Harvesting Requires the Right Plan(t)

Harvesting Requires the Right Plan(t)Last year, Top Gear alum Jeremy Clarkson learned firsthand that running a farm starts with planting the right seeds in the right fields at the right time to yield the best result. As many insurers are hitting the peak of planning season, we thought we’d take a moment to highlight some interesting trends and best practices we are observing about the process this year. Many insurers are increasing their investment in technology capabilities, which should yield good results in the future.

Early results from our 2022 budgets and projects survey show that while investment on the life/annuity/benefits side is fairly level, the average IT expense ratio for property/casualty insurers is a bit higher than last year, mostly due to a large number of midsize property/casualty insurers bumping up their investment to 6%-8% of direct written premiums. Insurers continue to report distributor ease of business, speed to market, and reporting and analytics as top priorities for 2022.

Most insurers conduct a fairly traditional planning process. Typically kicking off in the late summer, the process involves top-down planning by the executive team, followed by departmental/divisional planning to align with strategic goals and enable departmental strategies. All too frequently, IT is the catch-all, “last-in” business plan to be completed, becoming the first point of constraint for resources, driving the need for additional prioritization and rescoping very late in the game.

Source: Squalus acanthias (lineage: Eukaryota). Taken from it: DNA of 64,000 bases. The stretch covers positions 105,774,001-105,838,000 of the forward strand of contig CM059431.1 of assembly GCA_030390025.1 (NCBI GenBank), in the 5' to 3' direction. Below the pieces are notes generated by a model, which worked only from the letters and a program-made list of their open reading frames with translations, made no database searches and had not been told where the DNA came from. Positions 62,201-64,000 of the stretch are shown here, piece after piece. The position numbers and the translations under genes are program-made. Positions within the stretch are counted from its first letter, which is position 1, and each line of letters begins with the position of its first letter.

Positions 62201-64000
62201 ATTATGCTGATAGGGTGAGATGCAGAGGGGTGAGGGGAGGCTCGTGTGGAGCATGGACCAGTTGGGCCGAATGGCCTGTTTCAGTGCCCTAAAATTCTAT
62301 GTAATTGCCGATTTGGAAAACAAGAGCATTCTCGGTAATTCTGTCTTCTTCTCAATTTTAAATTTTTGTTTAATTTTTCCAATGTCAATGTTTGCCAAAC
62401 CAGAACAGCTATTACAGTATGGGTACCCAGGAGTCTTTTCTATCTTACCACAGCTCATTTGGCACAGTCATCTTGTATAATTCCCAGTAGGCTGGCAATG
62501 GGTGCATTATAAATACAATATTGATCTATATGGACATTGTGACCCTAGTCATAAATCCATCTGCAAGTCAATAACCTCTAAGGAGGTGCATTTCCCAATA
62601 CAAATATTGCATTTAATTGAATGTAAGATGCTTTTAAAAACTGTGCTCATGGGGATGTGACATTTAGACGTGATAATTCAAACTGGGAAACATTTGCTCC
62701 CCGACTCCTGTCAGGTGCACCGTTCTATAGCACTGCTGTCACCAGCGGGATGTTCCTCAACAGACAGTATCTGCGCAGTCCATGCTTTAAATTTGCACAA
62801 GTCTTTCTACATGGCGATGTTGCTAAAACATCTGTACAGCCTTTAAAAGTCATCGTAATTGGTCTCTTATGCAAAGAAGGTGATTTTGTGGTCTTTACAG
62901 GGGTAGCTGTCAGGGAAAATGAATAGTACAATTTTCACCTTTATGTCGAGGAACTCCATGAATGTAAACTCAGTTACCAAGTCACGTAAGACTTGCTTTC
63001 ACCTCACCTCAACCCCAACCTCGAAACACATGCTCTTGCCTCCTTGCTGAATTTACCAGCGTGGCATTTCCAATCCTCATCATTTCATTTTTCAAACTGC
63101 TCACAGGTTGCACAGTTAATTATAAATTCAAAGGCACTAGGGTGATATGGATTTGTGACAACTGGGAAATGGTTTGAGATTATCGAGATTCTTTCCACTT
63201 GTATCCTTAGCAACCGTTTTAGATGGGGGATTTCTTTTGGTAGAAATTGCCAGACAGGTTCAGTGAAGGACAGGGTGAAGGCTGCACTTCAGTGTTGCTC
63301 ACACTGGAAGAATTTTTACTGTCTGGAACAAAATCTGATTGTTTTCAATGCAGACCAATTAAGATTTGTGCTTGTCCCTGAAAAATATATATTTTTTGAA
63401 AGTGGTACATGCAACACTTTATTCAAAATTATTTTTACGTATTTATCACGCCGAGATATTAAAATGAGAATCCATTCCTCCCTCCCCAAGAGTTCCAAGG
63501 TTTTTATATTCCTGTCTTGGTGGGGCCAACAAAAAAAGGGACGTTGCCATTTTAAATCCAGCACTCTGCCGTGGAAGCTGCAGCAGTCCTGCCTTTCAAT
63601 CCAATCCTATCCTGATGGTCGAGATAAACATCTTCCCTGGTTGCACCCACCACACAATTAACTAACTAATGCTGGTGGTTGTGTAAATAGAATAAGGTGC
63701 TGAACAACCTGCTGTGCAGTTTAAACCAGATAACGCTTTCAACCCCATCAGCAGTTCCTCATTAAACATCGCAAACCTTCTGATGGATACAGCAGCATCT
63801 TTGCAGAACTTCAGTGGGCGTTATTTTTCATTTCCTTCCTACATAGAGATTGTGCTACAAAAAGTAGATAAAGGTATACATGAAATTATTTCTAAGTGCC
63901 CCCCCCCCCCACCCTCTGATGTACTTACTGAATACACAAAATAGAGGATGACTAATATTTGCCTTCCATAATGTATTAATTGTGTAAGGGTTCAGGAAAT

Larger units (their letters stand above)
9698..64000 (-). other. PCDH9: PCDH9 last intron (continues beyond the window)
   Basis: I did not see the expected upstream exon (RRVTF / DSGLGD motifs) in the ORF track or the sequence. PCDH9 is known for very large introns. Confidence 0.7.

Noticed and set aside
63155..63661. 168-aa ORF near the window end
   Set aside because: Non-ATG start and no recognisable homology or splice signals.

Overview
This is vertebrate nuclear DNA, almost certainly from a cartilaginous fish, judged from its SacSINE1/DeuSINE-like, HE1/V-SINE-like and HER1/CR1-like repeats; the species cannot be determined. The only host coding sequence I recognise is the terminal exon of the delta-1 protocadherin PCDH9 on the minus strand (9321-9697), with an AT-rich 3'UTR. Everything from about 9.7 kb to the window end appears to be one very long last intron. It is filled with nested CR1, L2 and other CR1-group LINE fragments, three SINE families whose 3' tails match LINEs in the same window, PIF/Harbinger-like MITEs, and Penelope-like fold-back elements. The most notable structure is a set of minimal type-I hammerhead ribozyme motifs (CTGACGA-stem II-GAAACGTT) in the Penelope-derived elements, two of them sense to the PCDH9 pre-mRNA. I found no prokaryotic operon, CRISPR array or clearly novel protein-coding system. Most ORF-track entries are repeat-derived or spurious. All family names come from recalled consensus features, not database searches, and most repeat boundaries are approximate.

Effective CIOs often consider the planning season to be an extension of IT’s regular business relationship management. IT is at the table year-round, planning IT initiatives in tandem with the other business units. Successful business planning often involves all levels of the organization, soliciting feedback from team members through facilitated SWOT exercises or brainstorming sessions.

Some insurers successfully employ a lean approach to business planning, leveraging frameworks like Hoshin Kanri that provide a well-defined process and set of tools to establish goals, implement goals, and continuously improve. Others approach business planning with broad strokes at the highest level and use concepts like block funding to push business and investment planning down to the Agile business unit level. Regardless of your approach, it is clear that great business planning is an ongoing process and a natural result of great IT and business alignment.

This autumn’s seeds are next year’s harvest. Please let us know how we can help tend to your plans.

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